Moralizing Supernatural Punishment and Reward: A Response to Critics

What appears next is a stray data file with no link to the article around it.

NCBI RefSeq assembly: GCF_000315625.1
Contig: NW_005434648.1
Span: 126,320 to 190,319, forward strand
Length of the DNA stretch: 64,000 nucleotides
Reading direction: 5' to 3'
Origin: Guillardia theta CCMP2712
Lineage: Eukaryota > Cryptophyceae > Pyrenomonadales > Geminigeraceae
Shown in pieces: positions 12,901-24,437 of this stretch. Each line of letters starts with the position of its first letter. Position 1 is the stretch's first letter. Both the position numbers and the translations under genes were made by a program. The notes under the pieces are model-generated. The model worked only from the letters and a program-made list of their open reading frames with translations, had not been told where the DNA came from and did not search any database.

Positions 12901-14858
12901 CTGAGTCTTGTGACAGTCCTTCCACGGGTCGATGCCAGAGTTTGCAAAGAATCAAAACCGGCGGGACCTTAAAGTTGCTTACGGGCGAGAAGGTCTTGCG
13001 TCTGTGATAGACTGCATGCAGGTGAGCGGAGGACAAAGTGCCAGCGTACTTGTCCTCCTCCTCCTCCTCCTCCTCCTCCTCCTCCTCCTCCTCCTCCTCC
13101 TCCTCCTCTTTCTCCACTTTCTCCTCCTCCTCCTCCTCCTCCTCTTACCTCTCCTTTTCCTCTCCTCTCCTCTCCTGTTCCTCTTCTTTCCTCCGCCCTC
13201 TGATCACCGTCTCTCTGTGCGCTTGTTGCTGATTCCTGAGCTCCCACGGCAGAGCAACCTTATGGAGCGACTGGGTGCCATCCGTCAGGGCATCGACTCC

In this contribution we respond to three critiques of our 2019 article ‘Complex Societies Precede Moralizing Gods throughout World History.’We clarify that our research does not, as our critics suppose, support the claim that moralizing gods played a decisive role in the development of complex societies. Indeed our goal was to test this claim and we found it wanting. Our methods ‘reduce’neither religion or social complexity in the ways claimed, while our tentative conclusions about the relationship between frequent, routinized ritual and social cohesion are supported by much research beyond the paper under discussion. In the Roman Empire, many forms of collective ritual contributed to the propagation of Romanitas. We have never claimed that this depended on absolute uniformity of belief. Other misconceptions about our supposedly ‘inattentive’qualitative analysis result from misreadings of information in our open-access database, which functions as an evolving set of information relevant to specific research questions rather than a general encyclopedia. Despite these disagreements, we continue to maintain that neither qualitative historical methods nor quantitative analytic approachesalone can produce satisfying answers to causal questions about world history. The best approach, we argue, is to integrate the insights from humanities with‘Big Data’analyses from social science, and we welcome continued engagement and collaborationacrosstraditionaldisciplinary boundaries.